• Email
  • Single Page
  • Print

Living Still Life

Juan Gris Press

by Christopher Green, with contributions by Christian Derouet, by Karin von Maur
Whitechapel Art Gallery, London, in association with Yale University, 311 pp., $50.00

Juan Gris 18–November 29, 1992; the Staatsgalerie Stuttgart, December 18, 1992–February 14, 1993; the Rijksmuseum Kröller–Müller, Otterlo, March 6–May 2, 1993

an exhibition at the Whitechapel Art Gallery, London, September

When Gertrude Stein wrote that “painting in the nineteenth century was done only in France by Frenchmen, apart from that painting did not exist, in the twentieth century it was done in France but by Spaniards,” she was paying tribute to both Picasso and Juan Gris. She appears to have found Braque a bit boring and did not collect his work; and for reasons best known to herself she cherished the belief that Americans and Spaniards were brothers and sisters under the skin.

Despite a period of alienation during the war—itself brought about by Gertrude’s abortive efforts to help him—she was a good friend to Gris. She bought three fine works of his in 1914 just before the outbreak of war, and as many again in the 1920s; by then her own taste in things visual was becoming less secure and Gris’s own output was also becoming increasingly uneven. In 1925 Gris provided illustrations for Stein’s A Book Concluding With As A Wife Has A Cow A Love Story, which like the text have a slightly folkloric quality to them. When Gris died prematurely in 1927 at the age of forty she appears to have been genuinely grief-stricken, and described her essay “The Life and Death of Juan Gris” as “the most moving thing” she had ever written.

Picasso did not always behave wholly correctly toward Gris but was one of the chief mourners at his funeral; Gertrude resented this. It is significant that although Picasso owned works by many of his contemporaries he never exchanged works with Gris. Picasso liked to feel that he had exclusive rights to his friends and he may have resented Gris’s friendship with Stein and the fact that after the war Gris became the painter whom the dealer Kahnweiler most cherished.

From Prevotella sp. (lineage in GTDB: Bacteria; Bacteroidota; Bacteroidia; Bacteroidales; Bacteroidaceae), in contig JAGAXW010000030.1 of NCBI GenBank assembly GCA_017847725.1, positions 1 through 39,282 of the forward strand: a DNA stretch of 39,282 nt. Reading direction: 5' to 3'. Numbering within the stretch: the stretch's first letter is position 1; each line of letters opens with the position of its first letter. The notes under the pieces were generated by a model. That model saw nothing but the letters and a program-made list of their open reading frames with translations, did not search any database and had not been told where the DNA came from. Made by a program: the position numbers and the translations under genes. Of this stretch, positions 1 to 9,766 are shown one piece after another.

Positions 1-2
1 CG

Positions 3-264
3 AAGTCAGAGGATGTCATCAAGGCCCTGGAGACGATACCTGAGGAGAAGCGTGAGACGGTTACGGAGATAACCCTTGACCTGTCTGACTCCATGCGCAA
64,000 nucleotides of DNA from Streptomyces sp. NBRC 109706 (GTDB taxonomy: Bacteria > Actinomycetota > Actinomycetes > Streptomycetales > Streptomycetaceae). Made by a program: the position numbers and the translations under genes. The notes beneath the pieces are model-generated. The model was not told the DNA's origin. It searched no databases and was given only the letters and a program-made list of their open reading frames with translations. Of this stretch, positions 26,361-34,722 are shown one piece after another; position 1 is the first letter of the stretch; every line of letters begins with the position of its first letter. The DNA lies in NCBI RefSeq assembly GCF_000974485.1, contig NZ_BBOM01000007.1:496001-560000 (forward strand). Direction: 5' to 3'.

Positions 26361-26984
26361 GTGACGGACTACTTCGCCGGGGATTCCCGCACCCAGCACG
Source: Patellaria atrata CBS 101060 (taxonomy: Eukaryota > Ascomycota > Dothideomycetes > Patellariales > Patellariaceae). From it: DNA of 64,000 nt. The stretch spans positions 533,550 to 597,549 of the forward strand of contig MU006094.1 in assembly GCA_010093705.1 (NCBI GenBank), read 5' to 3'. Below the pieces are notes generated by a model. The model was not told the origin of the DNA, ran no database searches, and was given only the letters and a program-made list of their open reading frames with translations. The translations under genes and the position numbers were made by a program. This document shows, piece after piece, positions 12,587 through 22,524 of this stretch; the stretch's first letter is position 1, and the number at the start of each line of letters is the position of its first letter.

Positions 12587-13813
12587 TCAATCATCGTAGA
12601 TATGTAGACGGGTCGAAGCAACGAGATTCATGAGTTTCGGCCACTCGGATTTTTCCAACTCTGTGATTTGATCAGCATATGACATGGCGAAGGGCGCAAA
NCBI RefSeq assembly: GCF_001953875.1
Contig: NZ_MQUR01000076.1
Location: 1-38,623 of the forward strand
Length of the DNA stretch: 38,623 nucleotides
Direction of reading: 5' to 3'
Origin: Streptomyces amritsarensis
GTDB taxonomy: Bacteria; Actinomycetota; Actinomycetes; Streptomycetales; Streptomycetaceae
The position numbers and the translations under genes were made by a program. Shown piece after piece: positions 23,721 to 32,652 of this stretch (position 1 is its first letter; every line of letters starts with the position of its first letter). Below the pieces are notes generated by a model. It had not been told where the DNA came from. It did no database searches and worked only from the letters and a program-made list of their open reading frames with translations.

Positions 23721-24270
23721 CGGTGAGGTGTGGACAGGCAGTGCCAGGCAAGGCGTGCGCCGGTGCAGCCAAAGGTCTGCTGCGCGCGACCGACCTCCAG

Gris was born in Madrid in 1887. As a student there he had worked, using his original name of José Victoriano Carmel Carlos Gonzáles Pérez, under the academic painter José Moreno Carbonero (who later also taught Salvador Dali). He preferred to emphasize the scientific basis of his studies at the Escuela de Artes e Industrias (afterward called the Escuela Industrial). Gris began earning his living as a cartoonist, and appears to have been much in demand. Among the most distinguished periodicals to which he contributed was Blanco y Negro: he was still working for it in 1906 when he changed his name to Juan Gris, possibly as a pun. This same year he left for Paris where caricature was having a new vogue: Gris’s arrival coincided, for example, with the publication of Paul Gaultier’s serious study Le rire et la caricature. Gris was also avoiding military conscription in Spain, a move which cost him his passport and subsequently his liberty to travel. His cartoons show that he was a fluent, accomplished draftsman in the conventional mode of the time; but there is no wit in his line, as there is for example in the commercial work of Bonnard and Lautrec. From the cartoons one might deduce that he had a sense of fun but very little sense of humor, and despite some good jokes a slight melancholy pervades many of them.